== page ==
be a form of prayer in which all of us may unite! If the answer is No. It showed that the human heart is the same everywhere. Jai Jagat. Their support touched me very much. On the very first day I asked for land. and a Muslim donor stood up to pledge his gift. Dawn criticized this too. and gradually the phrase caught on. This means that each individual owner surrenders one twentieth of his land for distribution to the landless. and that the legal ownership of all the land is vested in the village community. it said. Muslims and Christians all came to take part. it was wrong. it did not accord so well with the instinct of selfpreservation. The government too deserves my thanks for all the arrangements it made to ease my pilgrimage. it opened the door. 'Long live Pakistan'. 'I am doing nothing. and accused me of introducing Hindu prayers. I responded. Before the book appeared however the newspaper Dawn of Karachi attacked me. but the papers of East Pakistan made no such accusation. and thousands of Hindus. whether you use an image. and I believe that even those journalists who at first were critical became my friends in the end. By this time I had completed my selections from the Holy Koran. In East Pakistan I followed the practice of silent common prayer. This infidel. and were convinced of my good intentions. and that in East Pakistan also the land problem could be solved by love and non-violence. and they were about to be published in book form. I began to look for something which might satisfy both instincts together. or offer namaz. was taking liberties with the text of Holy Scripture.been turning over an idea in my mind for about a year. or can there not. 'against the worship you practise in your own homes.' I replied. they said. Jai Jagat brought everyone together in love and harmony. I am much touched by the affectionate treatment I received among my Pakistani brothers. or follow any other form. This was a good beginning. and hit on the idea of what is called sulabh (easy) gramdan. to criticize a book without reading it.At my first two or three meetings people shouted Pakistan Zindabad. But can there. All the inhabitants gave me brotherly love. Muslim periodicals in India at once took up the cudgels on my behalf. I realized that while gram-dan was fully in line with human social instincts. God Himself will be cut to pieces. At the time of my visit to East Pakistan I had. The former owners however continue to cultivate the remaining nineteen twentieths of their original .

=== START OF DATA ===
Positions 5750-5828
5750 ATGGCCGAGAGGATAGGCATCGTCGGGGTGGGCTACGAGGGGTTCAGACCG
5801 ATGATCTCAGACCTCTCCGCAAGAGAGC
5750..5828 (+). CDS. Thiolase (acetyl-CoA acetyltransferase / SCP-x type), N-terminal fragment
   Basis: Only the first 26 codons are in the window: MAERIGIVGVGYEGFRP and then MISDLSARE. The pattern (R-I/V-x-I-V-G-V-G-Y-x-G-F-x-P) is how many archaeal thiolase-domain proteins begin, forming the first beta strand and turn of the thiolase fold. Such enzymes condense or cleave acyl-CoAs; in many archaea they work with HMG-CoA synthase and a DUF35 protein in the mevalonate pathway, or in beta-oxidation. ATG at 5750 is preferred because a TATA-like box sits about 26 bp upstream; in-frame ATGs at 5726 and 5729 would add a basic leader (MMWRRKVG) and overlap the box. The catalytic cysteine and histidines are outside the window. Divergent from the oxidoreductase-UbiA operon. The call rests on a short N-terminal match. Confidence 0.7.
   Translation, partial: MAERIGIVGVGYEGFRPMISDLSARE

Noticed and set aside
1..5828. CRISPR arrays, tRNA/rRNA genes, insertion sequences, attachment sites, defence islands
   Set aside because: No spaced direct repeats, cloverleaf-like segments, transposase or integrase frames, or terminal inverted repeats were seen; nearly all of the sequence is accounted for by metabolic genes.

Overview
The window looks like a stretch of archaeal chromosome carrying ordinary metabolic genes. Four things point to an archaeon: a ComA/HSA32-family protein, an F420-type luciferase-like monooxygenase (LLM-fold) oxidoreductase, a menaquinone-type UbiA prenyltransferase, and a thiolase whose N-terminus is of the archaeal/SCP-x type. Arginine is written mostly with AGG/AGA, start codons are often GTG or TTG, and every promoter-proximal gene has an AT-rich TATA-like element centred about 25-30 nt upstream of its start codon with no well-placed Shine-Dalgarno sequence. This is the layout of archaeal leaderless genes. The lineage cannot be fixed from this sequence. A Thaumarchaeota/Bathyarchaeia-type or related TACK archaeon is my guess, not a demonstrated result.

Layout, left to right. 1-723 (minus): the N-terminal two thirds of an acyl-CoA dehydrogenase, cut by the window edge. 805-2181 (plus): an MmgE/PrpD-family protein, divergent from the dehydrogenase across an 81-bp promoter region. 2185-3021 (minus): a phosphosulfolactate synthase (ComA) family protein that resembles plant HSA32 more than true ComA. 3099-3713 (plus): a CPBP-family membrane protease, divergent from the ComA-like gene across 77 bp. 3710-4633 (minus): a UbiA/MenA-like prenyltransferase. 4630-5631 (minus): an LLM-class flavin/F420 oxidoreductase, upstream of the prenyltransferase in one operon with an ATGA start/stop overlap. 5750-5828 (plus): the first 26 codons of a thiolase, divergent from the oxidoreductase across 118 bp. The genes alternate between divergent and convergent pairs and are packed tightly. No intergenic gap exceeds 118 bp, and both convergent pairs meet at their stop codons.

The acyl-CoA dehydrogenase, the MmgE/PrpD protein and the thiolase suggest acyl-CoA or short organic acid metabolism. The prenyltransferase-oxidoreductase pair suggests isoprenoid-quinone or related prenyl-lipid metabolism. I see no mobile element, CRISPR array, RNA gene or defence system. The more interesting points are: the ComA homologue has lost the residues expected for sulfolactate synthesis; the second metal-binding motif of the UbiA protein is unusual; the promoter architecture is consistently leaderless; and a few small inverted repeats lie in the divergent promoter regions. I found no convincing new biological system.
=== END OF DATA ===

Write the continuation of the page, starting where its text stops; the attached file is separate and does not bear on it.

This would encourage village people to spin.' he said. 'is with poverty. 'Our real battle. I put this idea before the people of (West) Bengal. or else it will wither away. and so in consequence will the country. Khadi workers from all over India met at Navadwip in Bengal in February 1963. 'It brings Milton to mind. From now on it should be village-oriented.' At the same time I was also thinking much about khadi. and like Mother Ganga herself the Bhoodan stream should also merge into the ocean. One of them was the village of Plassey. My idea is that every individual [spinner] should have a few yards of cloth woven free of charge. 'So far. 'khadi has been governmentoriented. a journey of renunciation. If a village by its own efforts can produce its own food and its own cloth. 'People have named it the Bhoodan Ganga. strenuous effort. There in Bengal I met Pandit Nehru (for the last time) and as we talked together I gave him this news. and may not be deprived of their tenancy without their own consent.' I said. and I shared my thinking with them. the day when I completed twelve years of pilgrimage. 'It has been a consecrated. and for that battle Baba's (Vinoba's) proposals for gramdan will be of very great service. here at Ganga sagar.holdings. The workers responded with new enthusiasm. 'I am delighted to hear it~' he said. Now we too have our Plassey Lost and Plassey Regained!' He went on to speak of it that day in his public meeting.' I said. that day. it has depended on government help.' On the eighteenth of April 1963. that is. From now on my pilgrimage will be a tyaga-yatra. so one fight more. Listen to the poet Browning: I was ever a fighter. I was on my way to Ganga sagar. how he wrote first Paradise Lost and afterwards Paradise Regained. and a number of villages were donated in this way. on those twelve years of daily speaking. the site of the battle which marks the loss of India's freedom. and I ask you to take it up on a war footing. it will be really strong. I believe we must fight this last fight for khadi--let khadi be enthroned as king. I shall shed all my burdens and simply set out to enjoy . while at the same time the village would become self reliant for its cloth. I looked back. The best and the last. This is a real "defence measure".